Specializing in steam and hydronic heating
    jmoar
  • jmoar
    jmoar Member Posts: 19
    Thanks to everyone for all the comments, they are much appreciated. I told him I think the only thing that he might want to install is a magnetic dirt separator as the last technician out said he was getting metal flakes in the glycol mix, so they flush the entire system. If anybody has any further thoughts, we would love to hear them, and appreciate all the help. Thank you.
  • The Steam Whisperer
    The Steam Whisperer Member Posts: 1,083
    I'm right there with Clammy....The money spent on a high tech boiler is much more cost efficiently spent on typical home upgrades. If your home is already efficient, you probably spend so little on fuel with an inherently more efficient hot water system that the return on investment would be negative.... the boiler would need to be replaced before it pays for itself. I used to install those high tech mod cons and have moved back to iron. Even in larger applications, a simple step fired multiple cast iron boiler system will come close the fuel savings of a mod con.... without the proprietary tech and expensive repairs parts.
    To learn more about this professional, click here to visit their ad in Find A Contractor.
    gmcinnesjmoar
  • Paul Pollets
    Paul Pollets Member Posts: 3,568
    This boiler was well made and the casting was high grade cast iron. It should last 50 years with proper maintenence and cleaning. At best it may need a new ignitor kit, a gas valve, boiler computer or vent damper. No need to replace it if it's not leaking.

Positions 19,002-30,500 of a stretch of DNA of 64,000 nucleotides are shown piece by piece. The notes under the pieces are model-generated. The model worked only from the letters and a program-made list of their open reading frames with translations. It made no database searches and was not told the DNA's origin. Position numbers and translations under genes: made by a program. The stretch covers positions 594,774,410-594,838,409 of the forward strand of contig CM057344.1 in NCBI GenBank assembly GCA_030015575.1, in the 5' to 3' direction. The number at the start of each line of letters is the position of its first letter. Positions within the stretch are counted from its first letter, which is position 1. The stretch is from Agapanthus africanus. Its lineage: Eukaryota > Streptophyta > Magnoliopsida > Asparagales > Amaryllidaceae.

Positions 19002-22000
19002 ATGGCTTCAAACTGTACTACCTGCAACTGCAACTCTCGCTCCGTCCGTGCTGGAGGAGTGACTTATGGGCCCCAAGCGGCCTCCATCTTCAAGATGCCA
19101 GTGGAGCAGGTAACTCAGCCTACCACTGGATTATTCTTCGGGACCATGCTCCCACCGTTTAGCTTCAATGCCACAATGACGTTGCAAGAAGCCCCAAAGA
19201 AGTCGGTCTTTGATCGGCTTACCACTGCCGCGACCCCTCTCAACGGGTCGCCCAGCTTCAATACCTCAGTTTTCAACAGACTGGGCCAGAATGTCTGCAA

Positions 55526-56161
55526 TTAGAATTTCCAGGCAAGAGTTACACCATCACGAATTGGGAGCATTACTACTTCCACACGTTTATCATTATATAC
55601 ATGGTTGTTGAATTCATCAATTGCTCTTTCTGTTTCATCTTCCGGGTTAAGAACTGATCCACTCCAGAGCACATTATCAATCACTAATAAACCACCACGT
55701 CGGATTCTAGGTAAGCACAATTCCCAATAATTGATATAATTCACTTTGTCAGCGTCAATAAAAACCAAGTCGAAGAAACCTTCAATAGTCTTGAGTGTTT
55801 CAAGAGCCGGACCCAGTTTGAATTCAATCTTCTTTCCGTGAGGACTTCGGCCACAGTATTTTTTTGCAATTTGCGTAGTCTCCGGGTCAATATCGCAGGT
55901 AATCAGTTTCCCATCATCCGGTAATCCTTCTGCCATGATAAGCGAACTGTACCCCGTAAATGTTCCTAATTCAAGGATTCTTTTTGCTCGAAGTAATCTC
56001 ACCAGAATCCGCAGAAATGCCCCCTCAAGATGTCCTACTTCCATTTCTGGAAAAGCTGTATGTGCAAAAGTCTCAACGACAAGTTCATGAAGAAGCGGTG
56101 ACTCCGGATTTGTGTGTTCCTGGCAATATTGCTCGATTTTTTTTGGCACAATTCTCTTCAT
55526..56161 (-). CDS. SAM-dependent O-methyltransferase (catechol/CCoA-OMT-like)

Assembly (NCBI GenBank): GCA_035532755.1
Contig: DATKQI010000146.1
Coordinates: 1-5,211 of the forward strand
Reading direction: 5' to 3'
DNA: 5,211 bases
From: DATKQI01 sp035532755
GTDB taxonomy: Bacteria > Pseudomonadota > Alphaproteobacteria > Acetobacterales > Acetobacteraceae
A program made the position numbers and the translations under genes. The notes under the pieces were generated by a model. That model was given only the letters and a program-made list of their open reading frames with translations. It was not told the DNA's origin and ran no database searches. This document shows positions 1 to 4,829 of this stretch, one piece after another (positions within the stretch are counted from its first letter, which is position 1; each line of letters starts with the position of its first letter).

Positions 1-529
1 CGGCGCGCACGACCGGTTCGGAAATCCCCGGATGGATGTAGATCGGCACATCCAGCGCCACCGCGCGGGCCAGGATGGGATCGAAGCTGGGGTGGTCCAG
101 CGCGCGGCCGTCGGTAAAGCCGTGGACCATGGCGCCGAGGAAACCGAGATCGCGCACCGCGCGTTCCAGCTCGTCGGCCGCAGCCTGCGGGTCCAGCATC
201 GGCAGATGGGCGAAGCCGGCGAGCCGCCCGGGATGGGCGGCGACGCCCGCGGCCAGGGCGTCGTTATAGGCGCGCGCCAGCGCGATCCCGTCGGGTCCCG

• hot_rod
    hot_rod Member Posts: 18,195
    What type of piping and heat emitters. A magnetic dirt separator is a nice add on if you have a steel and iron system
    Bob "hot rod" Rohr
    trainer for Caleffi NA
    Living the hydronic dream
    Ironman
  • jmoar
    jmoar Member Posts: 19
    The piping is all copper, and the floor runs for the radiant heat are all plastic tubing. The only iron I can see your imagine is inside the boiler.  
  • Paul Pollets
    Paul Pollets Member Posts: 3,568
    The boiler is iron and the pumps are iron. There is a great capacity to make rust if there is air present.
    Ironmanjmoar
  • The Steam Whisperer
    The Steam Whisperer Member Posts: 1,083

    The boiler is iron and the pumps are iron. There is a great capacity to make rust if there is air present.

    If the plastic pipe does not have an oxygen barrier, I imagine you will certainly have rust. From what I understand, even with a barrier, it can still be a problem with oxygen migrating in from the exposed cut ends.
    To learn more about this professional, click here to visit their ad in Find A Contractor.
    jmoar